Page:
On August 29, 2005, Hurricane Katrina decimated much of the Gulf Coast, including the city of New Orleans. The hurricane triggered a chain reaction which led to the near-total abandonment of the city and its public school system. Over 1,200 died in the storm and nearly half the evacuees never returned.

For some conservative ideologues like Univ. of Chicago economist Milton Friedman and other neo-liberal reformers, the storm's devastation wasn't as much a disaster as it was an opportunity to replace the city's highly segregated, predominantly African-American public school system with privately-run, publicly-financed charter schools.

Former Secretary of Education Arne Duncan called Katrina “the best thing that happened to the education system in New Orleans,” because it gave the city a chance to rebuild and improve its "failing public schools."

Former Chicago and Philly schools chief Paul Vallas got hired to lead the city's educational reconstruction project, which included firing the largely-black teaching force, busting the teachers' union and ultimately replacing every public school with charter schools.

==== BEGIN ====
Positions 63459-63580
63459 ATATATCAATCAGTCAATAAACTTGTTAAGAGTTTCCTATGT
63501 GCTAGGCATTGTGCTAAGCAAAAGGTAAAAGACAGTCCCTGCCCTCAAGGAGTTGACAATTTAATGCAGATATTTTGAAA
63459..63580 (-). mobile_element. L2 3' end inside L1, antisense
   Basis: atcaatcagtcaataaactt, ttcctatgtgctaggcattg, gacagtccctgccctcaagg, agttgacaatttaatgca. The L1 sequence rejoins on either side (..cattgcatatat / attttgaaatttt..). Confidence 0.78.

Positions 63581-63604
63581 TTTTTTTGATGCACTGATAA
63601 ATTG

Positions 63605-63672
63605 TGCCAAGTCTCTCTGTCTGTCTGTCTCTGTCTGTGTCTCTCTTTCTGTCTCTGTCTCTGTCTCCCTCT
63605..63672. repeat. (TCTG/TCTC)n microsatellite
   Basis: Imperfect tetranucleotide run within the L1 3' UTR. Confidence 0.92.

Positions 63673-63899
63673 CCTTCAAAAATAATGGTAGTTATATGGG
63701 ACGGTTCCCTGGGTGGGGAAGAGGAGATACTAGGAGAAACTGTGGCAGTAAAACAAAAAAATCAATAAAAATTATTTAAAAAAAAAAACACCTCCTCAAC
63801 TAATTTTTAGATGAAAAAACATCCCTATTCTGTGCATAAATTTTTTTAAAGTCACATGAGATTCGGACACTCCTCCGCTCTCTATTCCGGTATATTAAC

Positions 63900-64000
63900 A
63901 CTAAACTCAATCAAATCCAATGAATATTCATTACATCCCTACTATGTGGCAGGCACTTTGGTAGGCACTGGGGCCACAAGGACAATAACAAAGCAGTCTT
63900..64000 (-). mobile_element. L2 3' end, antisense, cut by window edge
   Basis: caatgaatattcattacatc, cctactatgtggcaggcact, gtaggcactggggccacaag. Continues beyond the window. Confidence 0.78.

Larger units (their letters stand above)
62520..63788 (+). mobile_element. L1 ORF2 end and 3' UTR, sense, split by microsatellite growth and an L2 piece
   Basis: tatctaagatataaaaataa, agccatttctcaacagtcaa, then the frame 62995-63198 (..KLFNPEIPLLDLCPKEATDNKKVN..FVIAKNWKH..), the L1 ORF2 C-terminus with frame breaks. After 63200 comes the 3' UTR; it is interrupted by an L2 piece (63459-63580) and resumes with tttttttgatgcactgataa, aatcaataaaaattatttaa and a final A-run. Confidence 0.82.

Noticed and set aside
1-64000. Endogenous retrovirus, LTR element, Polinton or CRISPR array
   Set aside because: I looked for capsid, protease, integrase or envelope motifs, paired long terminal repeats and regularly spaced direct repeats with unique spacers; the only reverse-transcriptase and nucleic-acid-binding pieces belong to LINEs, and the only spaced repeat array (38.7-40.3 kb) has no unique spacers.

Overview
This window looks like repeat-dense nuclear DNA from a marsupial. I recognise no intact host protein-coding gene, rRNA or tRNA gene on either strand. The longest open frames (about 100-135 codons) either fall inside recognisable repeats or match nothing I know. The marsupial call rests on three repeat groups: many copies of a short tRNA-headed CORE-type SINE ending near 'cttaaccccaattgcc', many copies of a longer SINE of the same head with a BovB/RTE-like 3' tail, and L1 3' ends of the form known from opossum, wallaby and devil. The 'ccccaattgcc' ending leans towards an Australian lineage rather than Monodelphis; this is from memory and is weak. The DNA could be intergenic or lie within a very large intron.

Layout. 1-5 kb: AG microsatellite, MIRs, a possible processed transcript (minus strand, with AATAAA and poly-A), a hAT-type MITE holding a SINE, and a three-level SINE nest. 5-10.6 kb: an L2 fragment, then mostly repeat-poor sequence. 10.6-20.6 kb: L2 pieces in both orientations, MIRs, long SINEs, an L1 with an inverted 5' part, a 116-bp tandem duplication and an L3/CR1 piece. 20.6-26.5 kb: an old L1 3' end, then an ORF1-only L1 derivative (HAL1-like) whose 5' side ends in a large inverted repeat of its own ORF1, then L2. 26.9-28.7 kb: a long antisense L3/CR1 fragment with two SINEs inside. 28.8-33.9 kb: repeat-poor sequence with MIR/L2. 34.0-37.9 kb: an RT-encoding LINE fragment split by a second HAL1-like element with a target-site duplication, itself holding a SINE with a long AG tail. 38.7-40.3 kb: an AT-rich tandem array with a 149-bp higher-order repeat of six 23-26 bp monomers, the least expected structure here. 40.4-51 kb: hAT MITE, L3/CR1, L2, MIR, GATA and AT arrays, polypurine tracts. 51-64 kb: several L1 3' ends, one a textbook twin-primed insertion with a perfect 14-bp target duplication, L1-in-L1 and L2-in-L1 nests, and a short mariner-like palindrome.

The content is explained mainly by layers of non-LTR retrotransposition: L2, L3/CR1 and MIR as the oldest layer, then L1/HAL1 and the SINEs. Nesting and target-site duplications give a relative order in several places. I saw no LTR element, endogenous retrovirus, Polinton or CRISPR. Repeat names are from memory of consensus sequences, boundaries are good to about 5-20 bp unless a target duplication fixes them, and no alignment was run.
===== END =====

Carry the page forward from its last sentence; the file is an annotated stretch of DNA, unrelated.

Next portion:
The Tribune's McQueary wished for a similar disaster to strike the city of Chicago so it might follow the New Orleans example.

Now, 14 years later, comes the news that nearly half of the schools in the all-charter New Orleans district are considered "failing."

According to the Times-Picayune, a whopping 35 of the 72 schools in the district scored a D or F on their performance report, meaning nearly half of local public schools were considered failing, or close to it, in the school year ending in 2019. Since then, six of the 35 have closed.
While New Orleans has long been home to struggling schools, the data released this month are concerning. There was an increase of nearly 11% percentage points in the number of schools that received the state's lowest grades from the 2017-18 school year to 2018-19.
"It makes me angry and hurt. Because these are the children of our city," said Ashana Bigard, a parent of two children in Orleans Parish schools and a longtime critic of the post-Hurricane Katrina education reforms that rebuilt the district as a network of charter schools.